Homeowners will want to read how we saved money with Hot Water Heater: Rent vs Own and How We Saved $800 on Cable, Internet and Home Phone.

Food costs are one of all households’ top spending categories. Discover how we’ve used Meal Planning Shortcuts to Save Thousands of Dollars Each Year! Bonus content, this article includes a printable meal planner for you!

Buying a house is a big decision. There are so many extra costs, how do you know if the house you like is affordable for you? Check out The First-Time Homebuyers Rule of 200 will Save you Money and Time to calculate exactly how much you can afford, without becoming “house poor”!

Looking for some fun ideas to spend time with family or friends without spending a lot of money? 19 (Nearly) Free Things to do with your Friends is a great starting point.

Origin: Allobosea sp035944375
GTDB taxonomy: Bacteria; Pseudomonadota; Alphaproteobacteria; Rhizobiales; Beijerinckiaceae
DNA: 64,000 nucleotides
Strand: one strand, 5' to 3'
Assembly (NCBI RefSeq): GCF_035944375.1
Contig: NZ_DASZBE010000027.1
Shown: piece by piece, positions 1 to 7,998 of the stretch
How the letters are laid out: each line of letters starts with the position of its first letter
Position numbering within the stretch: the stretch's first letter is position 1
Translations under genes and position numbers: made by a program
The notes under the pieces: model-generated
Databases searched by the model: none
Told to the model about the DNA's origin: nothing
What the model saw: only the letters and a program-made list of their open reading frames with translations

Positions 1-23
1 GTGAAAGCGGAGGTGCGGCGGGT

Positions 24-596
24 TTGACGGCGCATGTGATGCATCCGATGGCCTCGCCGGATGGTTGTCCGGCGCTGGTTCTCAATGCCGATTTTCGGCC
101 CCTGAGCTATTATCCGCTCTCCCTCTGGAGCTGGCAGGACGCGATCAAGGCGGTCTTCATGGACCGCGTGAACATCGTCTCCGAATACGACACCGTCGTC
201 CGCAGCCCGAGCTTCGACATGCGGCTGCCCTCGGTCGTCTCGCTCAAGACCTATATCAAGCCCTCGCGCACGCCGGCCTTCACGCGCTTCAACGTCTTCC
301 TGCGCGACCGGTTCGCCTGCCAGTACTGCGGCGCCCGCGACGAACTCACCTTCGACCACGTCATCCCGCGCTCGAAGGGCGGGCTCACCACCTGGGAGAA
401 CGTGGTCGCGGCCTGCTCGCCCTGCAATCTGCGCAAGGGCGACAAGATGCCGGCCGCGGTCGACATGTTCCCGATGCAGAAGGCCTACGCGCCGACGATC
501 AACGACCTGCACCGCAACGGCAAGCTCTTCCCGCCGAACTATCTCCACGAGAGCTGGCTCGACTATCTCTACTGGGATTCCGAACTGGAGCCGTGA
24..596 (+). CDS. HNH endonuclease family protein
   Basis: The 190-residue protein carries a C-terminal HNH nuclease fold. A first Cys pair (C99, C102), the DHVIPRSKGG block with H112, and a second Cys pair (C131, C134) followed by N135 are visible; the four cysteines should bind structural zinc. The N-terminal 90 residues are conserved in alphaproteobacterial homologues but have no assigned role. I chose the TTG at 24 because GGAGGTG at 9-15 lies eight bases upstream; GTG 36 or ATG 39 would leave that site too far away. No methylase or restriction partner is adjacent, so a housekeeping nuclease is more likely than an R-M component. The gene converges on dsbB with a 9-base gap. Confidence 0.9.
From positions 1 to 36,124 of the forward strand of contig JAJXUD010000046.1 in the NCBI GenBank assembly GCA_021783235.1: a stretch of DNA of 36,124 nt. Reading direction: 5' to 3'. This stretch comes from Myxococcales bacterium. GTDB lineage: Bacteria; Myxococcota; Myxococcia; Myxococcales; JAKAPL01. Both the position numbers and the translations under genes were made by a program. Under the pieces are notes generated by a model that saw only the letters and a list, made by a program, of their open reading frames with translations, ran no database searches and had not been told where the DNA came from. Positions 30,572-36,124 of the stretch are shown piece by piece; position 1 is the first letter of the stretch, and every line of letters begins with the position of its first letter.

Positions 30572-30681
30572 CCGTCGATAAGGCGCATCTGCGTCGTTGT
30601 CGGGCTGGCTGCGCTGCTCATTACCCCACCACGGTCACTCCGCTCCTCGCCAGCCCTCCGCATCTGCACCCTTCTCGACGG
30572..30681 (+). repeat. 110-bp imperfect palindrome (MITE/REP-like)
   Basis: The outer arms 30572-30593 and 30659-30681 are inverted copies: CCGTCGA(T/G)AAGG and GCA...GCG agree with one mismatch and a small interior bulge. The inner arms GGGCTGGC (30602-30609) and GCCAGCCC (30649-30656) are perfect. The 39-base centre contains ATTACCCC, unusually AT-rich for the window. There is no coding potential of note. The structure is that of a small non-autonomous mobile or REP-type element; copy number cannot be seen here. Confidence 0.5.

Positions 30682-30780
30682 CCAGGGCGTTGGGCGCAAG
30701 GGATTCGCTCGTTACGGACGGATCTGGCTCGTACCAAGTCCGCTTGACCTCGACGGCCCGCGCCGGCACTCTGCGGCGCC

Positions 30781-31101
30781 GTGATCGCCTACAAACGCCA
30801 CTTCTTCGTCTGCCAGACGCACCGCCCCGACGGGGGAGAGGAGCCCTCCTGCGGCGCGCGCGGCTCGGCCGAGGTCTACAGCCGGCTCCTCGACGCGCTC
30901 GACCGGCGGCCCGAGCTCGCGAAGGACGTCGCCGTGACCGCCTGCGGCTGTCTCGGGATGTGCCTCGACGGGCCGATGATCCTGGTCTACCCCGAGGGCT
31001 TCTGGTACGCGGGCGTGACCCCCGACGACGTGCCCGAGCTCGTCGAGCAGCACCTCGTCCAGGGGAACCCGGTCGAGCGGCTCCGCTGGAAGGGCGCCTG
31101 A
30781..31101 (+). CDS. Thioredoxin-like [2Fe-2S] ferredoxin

Earning Money

As a parent, it’s a huge decision about whether to go back to work full-time, part-time, work at home, or be a full-time parent. This is a decision that has to be considered for each family, and there’s no right or wrong answer, just what’s best for you. However, there are some costs to watch out for when going back to work, as I’ve discovered from my own personal experience! Learn what to expect at The True Cost of Going Back to Work for SAHMs (and Dads too!)

If you’re looking for ways to bring in some extra cash, you’ll want to read the following:

The cost of post-secondary education has been rising much faster than either inflation or minimum wage. Don’t miss out on finding the best Scholarships in Canada! If you spend 5 hours applying for several scholarships, and win $1,000, that’s an income of $200 per hour! Time well spent.